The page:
Last month, according to the Washington Post, temperatures in Antartica reached a record high of 70 degrees Fahrenheit or 21 degrees Celsius. This is meant to be the coldest place on earth. But these are also summer temperatures in the south of France. Err? Wait, there's more.
Text: Conrad Egbert
Antartica, which is the size of the US and Mexico combined according to NASA, is made up of ice sheets three miles thick and contains 90% of the planet’s fresh water. Ninety percent!! Now imagine an ice block the size of a continent melting into our oceans and raising sea levels across the globe. Sounds like a winning Hollywood blockbuster, doesn’t it? But it’s reality. And coming soon to a shore near you!
Over the past two months, there have been two peaceful protests outside the Australian Embassy in Copenhagen over the construction of a new coal mine. I quietly watched the protesters from my window; they were mostly young Danish students and real heroes. These weren’t masked cowards smashing banks and looting shops out of jealousy or hatred but evolved human beings singing parodies of songs (including Nelly’s Hot in here) with a message to protect our environment, and us, from a looming climatic apocalypse. So what was my contribution?
I tried to go vegetarian a few years ago. I made grand announcements about it on social media, and then a year later, I lapsed. I failed. But my failure taught me two important lessons. One, I’m not perfect. And two, we mustn’t give up trying to be. Because it is in this endless trying that we end up being the best versions of ourselves. It matters less about what we do and more that we try.
This month I turn a year older; another year has gone by, but also another chance to do my best. I’ve not only changed my attitude towards the environment but my habits too. Here are five new things I’m going to be doing (and not doing). Perhaps you’d like to join me in some of them?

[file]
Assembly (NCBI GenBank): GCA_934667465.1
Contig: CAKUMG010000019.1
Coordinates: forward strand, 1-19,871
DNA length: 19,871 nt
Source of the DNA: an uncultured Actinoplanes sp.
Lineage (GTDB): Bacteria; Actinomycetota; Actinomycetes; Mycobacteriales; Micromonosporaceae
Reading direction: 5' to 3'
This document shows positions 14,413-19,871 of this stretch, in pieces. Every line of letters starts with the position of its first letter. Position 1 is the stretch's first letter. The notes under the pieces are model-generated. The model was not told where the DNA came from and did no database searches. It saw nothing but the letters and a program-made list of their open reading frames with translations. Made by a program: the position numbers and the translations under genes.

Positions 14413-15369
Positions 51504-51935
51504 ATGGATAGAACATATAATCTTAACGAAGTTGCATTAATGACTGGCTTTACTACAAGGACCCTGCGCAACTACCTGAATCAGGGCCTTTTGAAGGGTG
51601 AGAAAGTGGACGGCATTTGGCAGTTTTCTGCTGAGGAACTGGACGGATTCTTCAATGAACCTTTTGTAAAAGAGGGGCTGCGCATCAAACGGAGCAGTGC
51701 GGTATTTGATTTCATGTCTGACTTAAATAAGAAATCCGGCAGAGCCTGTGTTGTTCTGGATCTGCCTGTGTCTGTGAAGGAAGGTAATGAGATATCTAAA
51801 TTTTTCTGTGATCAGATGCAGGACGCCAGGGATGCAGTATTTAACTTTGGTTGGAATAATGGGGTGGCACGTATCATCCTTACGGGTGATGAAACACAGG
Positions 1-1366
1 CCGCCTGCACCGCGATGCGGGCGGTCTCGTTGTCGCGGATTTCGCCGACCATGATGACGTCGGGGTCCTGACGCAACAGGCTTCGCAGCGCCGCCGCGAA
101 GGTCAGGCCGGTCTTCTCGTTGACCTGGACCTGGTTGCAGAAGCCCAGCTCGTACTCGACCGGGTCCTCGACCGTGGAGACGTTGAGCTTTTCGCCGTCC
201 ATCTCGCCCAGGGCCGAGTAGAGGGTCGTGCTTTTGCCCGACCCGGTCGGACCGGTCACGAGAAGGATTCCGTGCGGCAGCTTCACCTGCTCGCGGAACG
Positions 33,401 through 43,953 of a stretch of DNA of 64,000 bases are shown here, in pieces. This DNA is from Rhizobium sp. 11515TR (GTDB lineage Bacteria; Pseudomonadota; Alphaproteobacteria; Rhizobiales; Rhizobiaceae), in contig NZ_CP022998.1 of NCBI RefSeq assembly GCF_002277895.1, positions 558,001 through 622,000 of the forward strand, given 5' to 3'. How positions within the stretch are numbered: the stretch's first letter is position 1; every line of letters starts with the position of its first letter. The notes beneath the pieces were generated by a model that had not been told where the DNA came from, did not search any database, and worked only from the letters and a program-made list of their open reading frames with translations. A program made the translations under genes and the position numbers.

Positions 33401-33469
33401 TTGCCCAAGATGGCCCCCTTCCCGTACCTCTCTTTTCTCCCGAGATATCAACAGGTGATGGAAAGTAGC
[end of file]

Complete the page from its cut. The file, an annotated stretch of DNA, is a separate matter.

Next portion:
"The greatest threat to our planet is the belief that someone else will save it” – Robert Swan OBE, environmentalist and the first person to walk to both poles."
#1 Buy loose tea There’s nothing like a good old cup of granny-style homemade brew; loose tea leaves in a pot poured over with boiling water. But teabags are so convenient right? True! But apart from their obvious eco-footprint (imagine the energy used to package and process each one), there’s also the small matter of our health. According to the National Institute of Occupational Safety and Health, teabags are treated with a probable carcinogenic compound called epichlorohydrin that has proved to cause cancer in animals, mar fertility and rot our immune system. If it’s convenience you’re after, why not get yourself an infuser tea-tong? It’ll cost you less in the long run and save you from future health troubles. #2 Refuse vegetables wrapped in plastic Wherever you shop, if you see vegetables wrapped in plastic, go beyond refusal and let the shop know it’s unacceptable and highly irresponsible. Sorry, why again do we need cucumbers wrapped in plastic? #3 Carry your own shopping bags This really is sustainability 101. If you don’t carry your own shopping bags and end up buying new ones at check-out each time, you’re not just a (insert French), but also an active part of the problem. And in the not so distant future, Hollywood will make movies about you being gunned down and hacked to death like zombies in films today. I will gladly watch those films. #4 Attach 50% water-saving faucets to your taps and shower Technology has advanced so much today that you won’t even feel the difference when you do this. Plus, you’ll not only reduce your water consumption by half but also save 50% of your water bill. It’s a win-win. #5 Like charity, recycling begins at home While most of Denmark is well equipped in sorting out hard plastics, metal, cardboard, etc., it’s the bio and non-recyclable waste where we slip up. We’ve started sorting this already. It’s a pain, but it lets us sleep at night.
A few additional things you can do are eating less meat (promise, it’s possible!) stop using straws – you’ve got lips; use them and demand loose sugar at cafés. Individually packed sugar sachets are as bad as teabags.
A few close friends have joined me on this little experiment. Perhaps you and some of your friends could do it too? We’re always stronger together. And if enough of us change our attitudes and habits, we might just be able to buy Mother Nature enough time to heal herself and save us all.
Borrowing from environmentalist Robert Swan: “The greatest threat to our planet is the belief that someone else will save it.” Let’s all be that someone else.